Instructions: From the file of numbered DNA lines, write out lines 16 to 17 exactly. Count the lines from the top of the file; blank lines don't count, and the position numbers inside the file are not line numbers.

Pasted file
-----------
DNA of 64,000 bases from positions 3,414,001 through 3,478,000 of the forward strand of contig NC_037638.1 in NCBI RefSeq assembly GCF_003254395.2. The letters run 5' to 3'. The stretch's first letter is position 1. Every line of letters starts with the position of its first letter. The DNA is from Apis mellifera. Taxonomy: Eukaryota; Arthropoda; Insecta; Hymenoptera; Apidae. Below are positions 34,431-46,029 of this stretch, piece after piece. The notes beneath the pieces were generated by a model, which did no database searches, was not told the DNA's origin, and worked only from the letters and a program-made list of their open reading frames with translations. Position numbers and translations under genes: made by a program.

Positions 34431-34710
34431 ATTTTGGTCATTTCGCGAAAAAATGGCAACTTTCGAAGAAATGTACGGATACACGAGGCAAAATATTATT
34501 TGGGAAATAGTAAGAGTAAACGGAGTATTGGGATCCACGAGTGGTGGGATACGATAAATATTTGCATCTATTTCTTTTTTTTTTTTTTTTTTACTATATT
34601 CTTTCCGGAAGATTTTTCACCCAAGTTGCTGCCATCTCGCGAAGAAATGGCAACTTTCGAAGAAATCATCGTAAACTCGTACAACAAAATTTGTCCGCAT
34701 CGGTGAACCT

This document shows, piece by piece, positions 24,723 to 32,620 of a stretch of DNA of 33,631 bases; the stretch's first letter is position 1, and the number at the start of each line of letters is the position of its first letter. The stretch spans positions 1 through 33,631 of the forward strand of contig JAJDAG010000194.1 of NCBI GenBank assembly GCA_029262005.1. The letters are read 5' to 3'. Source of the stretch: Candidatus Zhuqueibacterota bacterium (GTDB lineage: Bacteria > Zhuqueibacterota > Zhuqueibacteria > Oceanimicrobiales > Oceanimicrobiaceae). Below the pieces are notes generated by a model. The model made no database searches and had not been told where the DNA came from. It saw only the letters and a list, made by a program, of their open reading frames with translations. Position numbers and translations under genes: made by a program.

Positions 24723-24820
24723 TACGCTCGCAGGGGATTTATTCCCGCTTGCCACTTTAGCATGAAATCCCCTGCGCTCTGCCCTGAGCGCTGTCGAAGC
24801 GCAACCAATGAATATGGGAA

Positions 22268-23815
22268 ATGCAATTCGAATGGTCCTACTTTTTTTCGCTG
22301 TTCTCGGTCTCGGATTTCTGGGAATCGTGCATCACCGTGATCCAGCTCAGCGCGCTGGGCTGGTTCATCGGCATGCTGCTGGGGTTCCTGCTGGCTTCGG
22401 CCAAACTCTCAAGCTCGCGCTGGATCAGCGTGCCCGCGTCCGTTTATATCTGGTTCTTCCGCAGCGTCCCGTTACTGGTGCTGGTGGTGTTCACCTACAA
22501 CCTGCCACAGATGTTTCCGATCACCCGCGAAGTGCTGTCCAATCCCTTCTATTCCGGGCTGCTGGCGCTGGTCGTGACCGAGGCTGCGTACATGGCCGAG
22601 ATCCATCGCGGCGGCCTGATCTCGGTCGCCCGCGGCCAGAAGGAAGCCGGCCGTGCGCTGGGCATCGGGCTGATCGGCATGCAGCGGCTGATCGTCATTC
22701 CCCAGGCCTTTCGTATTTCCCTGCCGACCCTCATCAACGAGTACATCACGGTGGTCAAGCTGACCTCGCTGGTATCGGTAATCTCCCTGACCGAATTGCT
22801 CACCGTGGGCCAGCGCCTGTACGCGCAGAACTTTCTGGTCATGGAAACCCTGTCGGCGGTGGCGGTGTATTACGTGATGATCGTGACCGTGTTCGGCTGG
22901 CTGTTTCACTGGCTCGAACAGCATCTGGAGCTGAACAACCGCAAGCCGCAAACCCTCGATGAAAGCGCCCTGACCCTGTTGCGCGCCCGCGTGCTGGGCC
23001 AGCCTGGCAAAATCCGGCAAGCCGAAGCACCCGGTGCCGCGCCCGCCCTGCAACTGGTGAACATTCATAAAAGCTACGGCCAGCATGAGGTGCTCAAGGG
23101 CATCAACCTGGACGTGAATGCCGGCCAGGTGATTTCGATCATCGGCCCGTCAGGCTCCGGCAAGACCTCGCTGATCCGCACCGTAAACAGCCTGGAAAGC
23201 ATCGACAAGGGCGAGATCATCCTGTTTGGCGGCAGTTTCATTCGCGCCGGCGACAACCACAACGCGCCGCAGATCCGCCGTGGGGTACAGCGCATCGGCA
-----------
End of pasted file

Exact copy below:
22601 ATCCATCGCGGCGGCCTGATCTCGGTCGCCCGCGGCCAGAAGGAAGCCGGCCGTGCGCTGGGCATCGGGCTGATCGGCATGCAGCGGCTGATCGTCATTC
22701 CCCAGGCCTTTCGTATTTCCCTGCCGACCCTCATCAACGAGTACATCACGGTGGTCAAGCTGACCTCGCTGGTATCGGTAATCTCCCTGACCGAATTGCT